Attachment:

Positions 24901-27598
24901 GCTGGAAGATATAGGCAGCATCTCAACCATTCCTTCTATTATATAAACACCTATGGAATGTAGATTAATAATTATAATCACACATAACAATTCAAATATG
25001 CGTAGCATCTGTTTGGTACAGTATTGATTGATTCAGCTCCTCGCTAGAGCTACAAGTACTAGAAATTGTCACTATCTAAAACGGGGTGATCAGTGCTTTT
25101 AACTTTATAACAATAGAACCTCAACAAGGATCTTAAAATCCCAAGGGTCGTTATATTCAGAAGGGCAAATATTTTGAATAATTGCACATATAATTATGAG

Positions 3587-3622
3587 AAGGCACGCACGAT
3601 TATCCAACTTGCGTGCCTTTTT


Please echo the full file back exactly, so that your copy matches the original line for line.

Positions 24901-27598
24901 GCTGGAAGATATAGGCAGCATCTCAACCATTCCTTCTATTATATAAACACCTATGGAATGTAGATTAATAATTATAATCACACATAACAATTCAAATATG
25001 CGTAGCATCTGTTTGGTACAGTATTGATTGATTCAGCTCCTCGCTAGAGCTACAAGTACTAGAAATTGTCACTATCTAAAACGGGGTGATCAGTGCTTTT
25101 AACTTTATAACAATAGAACCTCAACAAGGATCTTAAAATCCCAAGGGTCGTTATATTCAGAAGGGCAAATATTTTGAATAATTGCACATATAATTATGAG

Positions 3587-3622
3587 AAGGCACGCACGAT
3601 TATCCAACTTGCGTGCCTTTTT